Sherlock (Netflix and Amazon Prime): Again, my guess is you've probably seen this. But if you haven't seen this modern BBC adaptation of the classic, you have to watch it immediately and will finally understand what all the fuss is about Benedict Cumberbatch.
Freaks and Geeks (Netflix): Fox, why are you the station that all good TV goes to to die? I can't believe this only lasted one season. Especially considering it's where Jason Segel and Judd Appatow got their start. It's one of the BEST honest depictions of high school, and full of laughs. The high school students are (mostly) high school aged, and their struggles definitely hit home. Let's start a kickstarter to get this one back on the air, shall we?
The Bletchley Circle (Netflix): This three-part British mini-series follows four women who were part of a code-breaking group during WWII. Flash forward 9 years (when they're all bored out of their minds not having interesting jobs anymore) and a killer is on the loose. They start using their code-breaking skills to track him down. It's like Downton Abbey meets Law and Order and you might easily watch all three installments at once.
Face Off (Hulu current seasons, past seasons on Amazon pay): This is a reality TV show, done in the style of Project Runway, except for the fact that they're making movie monsters instead of clothing. Need I say more? Well if I do, it's to say that it's fascinating to see how the special effects makeup is made, and the skill the artists have is amazing. Plus, the judges (being special effects guys) are totally weird in an awesome way.
Quickdraw (Hulu original series): Renewed for a second season, this story follows an overly-educated hapless Sheriff who is sent to be the Law in a town where everyone is rooting for his failure. This comedy is probably 90% ad-libbed, and it really excels when the cast keeps going past the point of where you think the joke is going to end. Kind of like the Family Guy style of humor. I found myself laughing out loud a lot throughout the series and am really glad it's back for a second season.
Battleground (Hulu original series): This was Hulu's first try at original programming and I think it definitely worked. It follows the mockumentary campaign of a senate candidate in Wisconsin. The relationship of the staffers is just as nail-biting as the outcome of the race.
Hot Tub Time Machine (Amazon-pay): This movie doesn't get the credit it deserves and I am so excited there is a sequal coming out. It's totally absurd, but something about it really works as a comedy. I think it's because it ends so nicely (I promise that won't give anything away) and it acknowledges that it's ridiculous. And John Cusack and Rob Corddry are two of my favorites. I rented this so many times my husband actually bought me a digital copy. True. Story.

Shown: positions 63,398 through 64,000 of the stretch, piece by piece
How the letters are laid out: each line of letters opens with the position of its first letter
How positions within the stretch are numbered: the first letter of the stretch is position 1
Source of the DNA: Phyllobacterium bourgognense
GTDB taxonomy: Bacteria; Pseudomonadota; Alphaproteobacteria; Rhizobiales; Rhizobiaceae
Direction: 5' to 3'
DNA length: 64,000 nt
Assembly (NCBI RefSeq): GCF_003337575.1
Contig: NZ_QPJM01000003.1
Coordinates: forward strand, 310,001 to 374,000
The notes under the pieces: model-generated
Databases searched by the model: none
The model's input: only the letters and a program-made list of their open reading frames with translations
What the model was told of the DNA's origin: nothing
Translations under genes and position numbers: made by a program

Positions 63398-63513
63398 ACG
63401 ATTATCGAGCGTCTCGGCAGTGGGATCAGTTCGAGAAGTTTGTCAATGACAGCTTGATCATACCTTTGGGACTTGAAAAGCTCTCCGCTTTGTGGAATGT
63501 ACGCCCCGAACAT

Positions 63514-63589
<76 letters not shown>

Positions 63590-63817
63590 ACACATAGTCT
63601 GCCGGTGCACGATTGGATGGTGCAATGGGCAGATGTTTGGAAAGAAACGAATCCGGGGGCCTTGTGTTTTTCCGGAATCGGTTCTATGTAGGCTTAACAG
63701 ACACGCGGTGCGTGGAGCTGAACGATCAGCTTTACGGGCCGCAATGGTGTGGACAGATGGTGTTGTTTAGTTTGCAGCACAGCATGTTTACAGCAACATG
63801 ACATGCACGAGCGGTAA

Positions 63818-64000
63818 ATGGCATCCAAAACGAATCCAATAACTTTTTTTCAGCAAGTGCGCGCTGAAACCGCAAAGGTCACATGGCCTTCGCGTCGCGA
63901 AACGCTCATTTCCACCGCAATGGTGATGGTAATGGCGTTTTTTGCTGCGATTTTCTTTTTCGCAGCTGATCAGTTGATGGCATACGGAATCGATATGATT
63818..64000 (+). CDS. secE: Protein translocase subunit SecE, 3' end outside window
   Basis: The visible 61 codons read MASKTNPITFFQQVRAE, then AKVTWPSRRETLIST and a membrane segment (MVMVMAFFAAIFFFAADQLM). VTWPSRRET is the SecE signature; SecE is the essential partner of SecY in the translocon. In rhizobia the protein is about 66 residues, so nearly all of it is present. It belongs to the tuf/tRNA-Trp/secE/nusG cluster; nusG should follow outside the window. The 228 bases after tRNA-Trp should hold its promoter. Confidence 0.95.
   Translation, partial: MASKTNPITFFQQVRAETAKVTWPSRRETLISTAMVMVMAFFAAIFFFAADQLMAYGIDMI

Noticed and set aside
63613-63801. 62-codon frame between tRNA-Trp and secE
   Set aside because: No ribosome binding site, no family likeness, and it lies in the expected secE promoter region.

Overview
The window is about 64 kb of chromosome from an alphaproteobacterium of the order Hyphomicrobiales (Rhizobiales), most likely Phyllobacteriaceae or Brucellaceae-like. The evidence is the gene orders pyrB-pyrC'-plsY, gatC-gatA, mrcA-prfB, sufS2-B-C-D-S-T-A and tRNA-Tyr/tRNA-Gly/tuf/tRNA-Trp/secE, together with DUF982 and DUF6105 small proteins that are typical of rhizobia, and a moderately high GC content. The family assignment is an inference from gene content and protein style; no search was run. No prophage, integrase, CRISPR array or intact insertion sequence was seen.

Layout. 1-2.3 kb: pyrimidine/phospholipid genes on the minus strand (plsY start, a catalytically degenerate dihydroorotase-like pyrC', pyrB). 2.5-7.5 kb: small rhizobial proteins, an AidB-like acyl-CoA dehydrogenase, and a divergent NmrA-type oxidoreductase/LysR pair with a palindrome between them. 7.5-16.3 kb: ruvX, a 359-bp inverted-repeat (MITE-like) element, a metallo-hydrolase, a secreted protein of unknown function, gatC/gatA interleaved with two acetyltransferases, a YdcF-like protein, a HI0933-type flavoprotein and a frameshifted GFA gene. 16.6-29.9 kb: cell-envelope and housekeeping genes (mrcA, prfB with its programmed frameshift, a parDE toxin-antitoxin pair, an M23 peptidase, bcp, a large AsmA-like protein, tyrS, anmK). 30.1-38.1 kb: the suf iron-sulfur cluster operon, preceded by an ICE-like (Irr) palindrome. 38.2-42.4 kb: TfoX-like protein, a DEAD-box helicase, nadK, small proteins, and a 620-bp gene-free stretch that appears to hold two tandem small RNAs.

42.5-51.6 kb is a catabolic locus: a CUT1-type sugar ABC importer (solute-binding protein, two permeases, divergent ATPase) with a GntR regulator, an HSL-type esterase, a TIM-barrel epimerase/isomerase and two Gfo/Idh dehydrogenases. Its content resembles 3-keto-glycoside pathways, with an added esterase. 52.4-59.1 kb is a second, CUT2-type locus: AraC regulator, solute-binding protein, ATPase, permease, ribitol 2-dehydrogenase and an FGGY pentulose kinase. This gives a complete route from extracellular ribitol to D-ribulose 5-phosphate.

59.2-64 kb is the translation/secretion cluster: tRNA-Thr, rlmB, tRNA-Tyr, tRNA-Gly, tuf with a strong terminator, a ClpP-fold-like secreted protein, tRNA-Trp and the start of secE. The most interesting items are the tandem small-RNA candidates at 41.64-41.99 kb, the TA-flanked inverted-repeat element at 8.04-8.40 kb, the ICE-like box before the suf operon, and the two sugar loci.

Turbo (Netflix): I often say "when's the last time you went to the movies and saw an animated movie and said 'that was terrible?'" Not too often it turns out (Rango being the exception. That movie was terrible). Most animated features are pretty solid, and I have to say I was pleasantly surprised by Turbo, which is the story about a super fast snail who races in the Indy 500. You know, standard plot line.
Bored to Death (Amazon Prime): I'm not sure why this isn't a break away hit, or maybe it is and I just didn't get the memo. But it stars Jason Schwartzman (favorite!!) as a struggling writer who becomes an unlicensed private detective. Zach Galifianakis is his best friend and sidekick. But Ted Danson (from Cheers) steals the show as his boss/friend/pothead. Some of the lines in the show are so good, I keep saying it's like if Woody Allen wrote a television comedy.
Zach and Miri Make a Porno (Neflix): Something about this movie is just so endearing. It's probably because the subject matter is so crass (obviously don't watch this with your kids or parents), that the juxtaposition of the love story at the center is so good. Again, it's got a really great ending, so maybe I'm just a sucker for that.
Down Periscope (Netflix): This movie is SUPER cheesy, don't get me wrong. But some of the shtick is just too funny to take it too seriously, you just have to laugh. It stars Kellsey Grammar as a navy captain who's been given the crew from hell to play war games. Classic underdog story, but the whale call scene gets me every time.
Alright, those are my suggestions. I know all of you have plenty more. So bring on the suggestions in the comments section!